2019 Edible Perennials

Edible PerennialWith another year at Honeydew Headquarters in the West Kootenays under our belt, the food forest is starting to take shape…. and there is nothing quite like walking out the back door and choosing the freshest possible food for our meals….

Anyone can grow food! With just a little bit of space, it’s easy to grow many food producing plants that return every year. This year’s varieties are easy to grow, and most can be grown even in small gardens and urban settings.

2019′s Food Forest Collection includes:

Asparagus – Jersey Knight

Blackberry – NEW! Black Satin Thornless

Blueberry – Chandler, Bluecrop, Sweetheart

Cherry – Romeo, Juliet, Cupid, Valentine

Gooseberrry . . . → Read More: 2019 Edible Perennials

Lovage

lovageLovage (Levisticum officinale)

Height: 36 – 72″ / Spread: 18″ / Perennial to zone 2

I have to admit it, I love lovage. It’s a very hardy perennial, easily surviving in my zone 2b garden. Historically, it was a popular garden plant. It’s appearance in modern gardens is rare, and I do believe this should change. I love the fact that lovage is sun/part shade plant, as it happily sits in the background, living life to the fullest in all its stature, leaving more room for the super sun loving plants in the garden. It does not appear to be bothered by pests in the garden.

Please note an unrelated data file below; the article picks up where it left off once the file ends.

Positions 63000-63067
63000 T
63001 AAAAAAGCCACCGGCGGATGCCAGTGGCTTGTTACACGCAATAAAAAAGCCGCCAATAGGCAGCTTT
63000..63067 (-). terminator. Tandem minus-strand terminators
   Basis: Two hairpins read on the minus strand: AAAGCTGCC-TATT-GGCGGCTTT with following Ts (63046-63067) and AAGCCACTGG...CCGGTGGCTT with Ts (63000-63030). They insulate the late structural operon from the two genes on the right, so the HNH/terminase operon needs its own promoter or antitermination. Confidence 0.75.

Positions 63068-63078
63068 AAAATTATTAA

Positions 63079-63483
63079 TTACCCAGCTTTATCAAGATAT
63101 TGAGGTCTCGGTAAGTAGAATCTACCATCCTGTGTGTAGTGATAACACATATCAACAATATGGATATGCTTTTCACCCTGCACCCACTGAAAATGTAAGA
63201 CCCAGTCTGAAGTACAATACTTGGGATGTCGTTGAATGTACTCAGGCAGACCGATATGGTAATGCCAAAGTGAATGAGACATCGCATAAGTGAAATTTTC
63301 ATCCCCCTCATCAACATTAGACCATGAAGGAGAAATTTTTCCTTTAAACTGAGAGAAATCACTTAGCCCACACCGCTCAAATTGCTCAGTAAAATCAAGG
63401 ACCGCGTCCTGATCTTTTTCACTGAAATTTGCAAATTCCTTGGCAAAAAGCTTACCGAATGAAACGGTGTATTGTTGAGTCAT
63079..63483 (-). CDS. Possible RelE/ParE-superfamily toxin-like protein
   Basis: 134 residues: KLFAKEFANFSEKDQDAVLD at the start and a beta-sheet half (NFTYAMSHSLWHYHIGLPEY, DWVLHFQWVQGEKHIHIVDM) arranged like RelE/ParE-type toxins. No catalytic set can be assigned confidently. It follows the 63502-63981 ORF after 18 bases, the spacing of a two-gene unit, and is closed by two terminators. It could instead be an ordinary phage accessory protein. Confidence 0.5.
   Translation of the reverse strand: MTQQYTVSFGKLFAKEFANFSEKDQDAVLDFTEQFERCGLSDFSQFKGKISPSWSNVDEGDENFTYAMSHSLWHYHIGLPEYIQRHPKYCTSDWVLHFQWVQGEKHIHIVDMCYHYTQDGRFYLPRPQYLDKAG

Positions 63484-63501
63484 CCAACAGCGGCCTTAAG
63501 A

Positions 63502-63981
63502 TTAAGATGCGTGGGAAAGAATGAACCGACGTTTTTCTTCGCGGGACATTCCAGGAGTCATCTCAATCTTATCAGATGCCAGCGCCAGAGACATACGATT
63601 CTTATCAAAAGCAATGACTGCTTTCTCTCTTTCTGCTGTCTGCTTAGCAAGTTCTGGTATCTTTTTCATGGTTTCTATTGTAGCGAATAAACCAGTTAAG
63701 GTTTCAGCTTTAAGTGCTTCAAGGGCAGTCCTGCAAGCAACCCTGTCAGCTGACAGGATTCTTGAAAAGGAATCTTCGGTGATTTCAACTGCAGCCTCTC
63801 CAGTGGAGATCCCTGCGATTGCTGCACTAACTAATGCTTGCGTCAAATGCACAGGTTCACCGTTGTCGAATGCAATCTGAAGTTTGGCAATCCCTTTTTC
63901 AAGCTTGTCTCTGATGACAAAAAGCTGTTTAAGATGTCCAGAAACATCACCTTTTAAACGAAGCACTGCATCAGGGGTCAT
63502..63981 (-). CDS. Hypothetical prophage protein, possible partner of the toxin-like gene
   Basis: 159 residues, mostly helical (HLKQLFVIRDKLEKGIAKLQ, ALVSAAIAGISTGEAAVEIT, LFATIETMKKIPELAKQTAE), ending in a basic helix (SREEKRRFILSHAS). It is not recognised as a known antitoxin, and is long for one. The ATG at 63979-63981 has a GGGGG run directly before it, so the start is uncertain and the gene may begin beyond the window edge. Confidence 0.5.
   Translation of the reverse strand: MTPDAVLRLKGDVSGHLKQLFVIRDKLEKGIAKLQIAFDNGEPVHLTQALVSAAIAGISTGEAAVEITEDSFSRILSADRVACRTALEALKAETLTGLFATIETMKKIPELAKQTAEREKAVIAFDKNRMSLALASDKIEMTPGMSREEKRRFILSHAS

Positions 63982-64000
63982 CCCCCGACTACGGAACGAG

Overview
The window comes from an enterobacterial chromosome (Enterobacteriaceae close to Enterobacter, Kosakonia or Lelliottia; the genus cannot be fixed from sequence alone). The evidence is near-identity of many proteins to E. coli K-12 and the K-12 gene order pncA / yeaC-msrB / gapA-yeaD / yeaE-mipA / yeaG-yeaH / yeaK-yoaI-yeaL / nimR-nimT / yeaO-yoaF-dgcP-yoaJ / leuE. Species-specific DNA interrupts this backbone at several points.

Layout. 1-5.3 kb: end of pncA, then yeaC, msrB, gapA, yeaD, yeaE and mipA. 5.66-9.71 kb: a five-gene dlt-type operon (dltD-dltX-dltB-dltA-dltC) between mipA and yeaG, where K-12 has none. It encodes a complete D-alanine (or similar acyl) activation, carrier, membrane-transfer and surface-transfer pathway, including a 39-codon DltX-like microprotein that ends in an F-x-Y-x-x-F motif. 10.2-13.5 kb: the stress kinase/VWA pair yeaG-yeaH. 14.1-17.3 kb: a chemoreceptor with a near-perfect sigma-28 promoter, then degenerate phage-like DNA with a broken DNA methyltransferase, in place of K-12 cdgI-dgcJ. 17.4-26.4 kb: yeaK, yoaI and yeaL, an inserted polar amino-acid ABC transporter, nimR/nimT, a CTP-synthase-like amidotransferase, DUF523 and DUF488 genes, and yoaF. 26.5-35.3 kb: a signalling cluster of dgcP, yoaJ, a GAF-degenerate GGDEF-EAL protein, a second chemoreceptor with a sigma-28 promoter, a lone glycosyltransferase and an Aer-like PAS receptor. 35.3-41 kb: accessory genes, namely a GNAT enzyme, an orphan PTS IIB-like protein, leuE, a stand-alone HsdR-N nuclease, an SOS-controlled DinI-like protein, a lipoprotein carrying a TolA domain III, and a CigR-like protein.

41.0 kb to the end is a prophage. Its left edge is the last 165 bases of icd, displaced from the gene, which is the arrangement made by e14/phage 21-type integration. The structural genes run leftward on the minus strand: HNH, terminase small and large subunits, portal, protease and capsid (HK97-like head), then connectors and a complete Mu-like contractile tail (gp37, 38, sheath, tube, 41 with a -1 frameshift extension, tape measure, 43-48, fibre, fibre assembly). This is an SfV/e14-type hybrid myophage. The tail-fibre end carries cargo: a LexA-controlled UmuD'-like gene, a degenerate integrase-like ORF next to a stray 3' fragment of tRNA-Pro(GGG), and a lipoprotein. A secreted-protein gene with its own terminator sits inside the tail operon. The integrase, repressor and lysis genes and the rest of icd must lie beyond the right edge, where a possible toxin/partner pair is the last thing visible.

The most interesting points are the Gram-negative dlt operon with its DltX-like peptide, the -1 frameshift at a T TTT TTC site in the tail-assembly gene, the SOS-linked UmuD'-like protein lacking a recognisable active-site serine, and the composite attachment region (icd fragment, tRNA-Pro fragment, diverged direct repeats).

It will grow very tall . . . → Read More: Lovage

What's Your Canadian Hardiness Zone?

portulaca_breathSo, I found this really cool Canadian interactive hardiness zone map the other day. It says that here at Honeydew Gardens we are situated in a zone 2b.

It’s a Good News, Bad News sort of situation, considering that when we moved here almost six years ago, I believed we were a full zone colder, 1b. Nice to know.

But it really makes it hard to grow several of the perennials and trees that I would just love to have in the garden. I have to admit, we have several perennials in the garden, and the list gets larger each year. But still, there are so many lovely plants that just . . . → Read More: What’s Your Canadian Hardiness Zone?